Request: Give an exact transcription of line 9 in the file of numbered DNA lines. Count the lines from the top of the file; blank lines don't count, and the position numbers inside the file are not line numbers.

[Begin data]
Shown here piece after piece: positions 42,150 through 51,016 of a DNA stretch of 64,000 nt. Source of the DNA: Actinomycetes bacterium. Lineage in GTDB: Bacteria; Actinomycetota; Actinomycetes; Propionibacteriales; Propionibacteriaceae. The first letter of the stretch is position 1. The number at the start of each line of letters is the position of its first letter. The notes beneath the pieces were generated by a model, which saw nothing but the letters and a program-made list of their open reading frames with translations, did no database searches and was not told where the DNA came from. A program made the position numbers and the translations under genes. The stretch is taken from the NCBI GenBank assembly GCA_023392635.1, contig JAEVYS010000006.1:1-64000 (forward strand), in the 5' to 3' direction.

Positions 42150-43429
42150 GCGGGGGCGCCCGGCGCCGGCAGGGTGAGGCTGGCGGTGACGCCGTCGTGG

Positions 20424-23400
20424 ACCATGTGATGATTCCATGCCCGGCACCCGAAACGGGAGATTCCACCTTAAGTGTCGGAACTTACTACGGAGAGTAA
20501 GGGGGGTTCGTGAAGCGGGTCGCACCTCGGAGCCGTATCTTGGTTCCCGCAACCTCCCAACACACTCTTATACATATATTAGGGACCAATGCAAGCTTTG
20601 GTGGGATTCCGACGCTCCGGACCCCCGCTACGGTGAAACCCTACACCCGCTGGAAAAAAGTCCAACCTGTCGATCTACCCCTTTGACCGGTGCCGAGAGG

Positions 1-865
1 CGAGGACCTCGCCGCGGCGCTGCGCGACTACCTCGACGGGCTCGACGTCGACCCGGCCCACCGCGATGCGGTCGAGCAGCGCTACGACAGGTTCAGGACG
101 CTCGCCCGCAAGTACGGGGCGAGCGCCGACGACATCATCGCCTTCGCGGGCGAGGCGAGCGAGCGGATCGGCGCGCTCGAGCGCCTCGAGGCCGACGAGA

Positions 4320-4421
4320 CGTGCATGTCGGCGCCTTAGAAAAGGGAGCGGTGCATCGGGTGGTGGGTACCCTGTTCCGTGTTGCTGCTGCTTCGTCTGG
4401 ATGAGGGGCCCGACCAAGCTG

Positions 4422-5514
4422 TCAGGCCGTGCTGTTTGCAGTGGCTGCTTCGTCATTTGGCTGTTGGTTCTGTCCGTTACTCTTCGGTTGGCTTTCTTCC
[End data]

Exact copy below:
1 CGAGGACCTCGCCGCGGCGCTGCGCGACTACCTCGACGGGCTCGACGTCGACCCGGCCCACCGCGATGCGGTCGAGCAGCGCTACGACAGGTTCAGGACG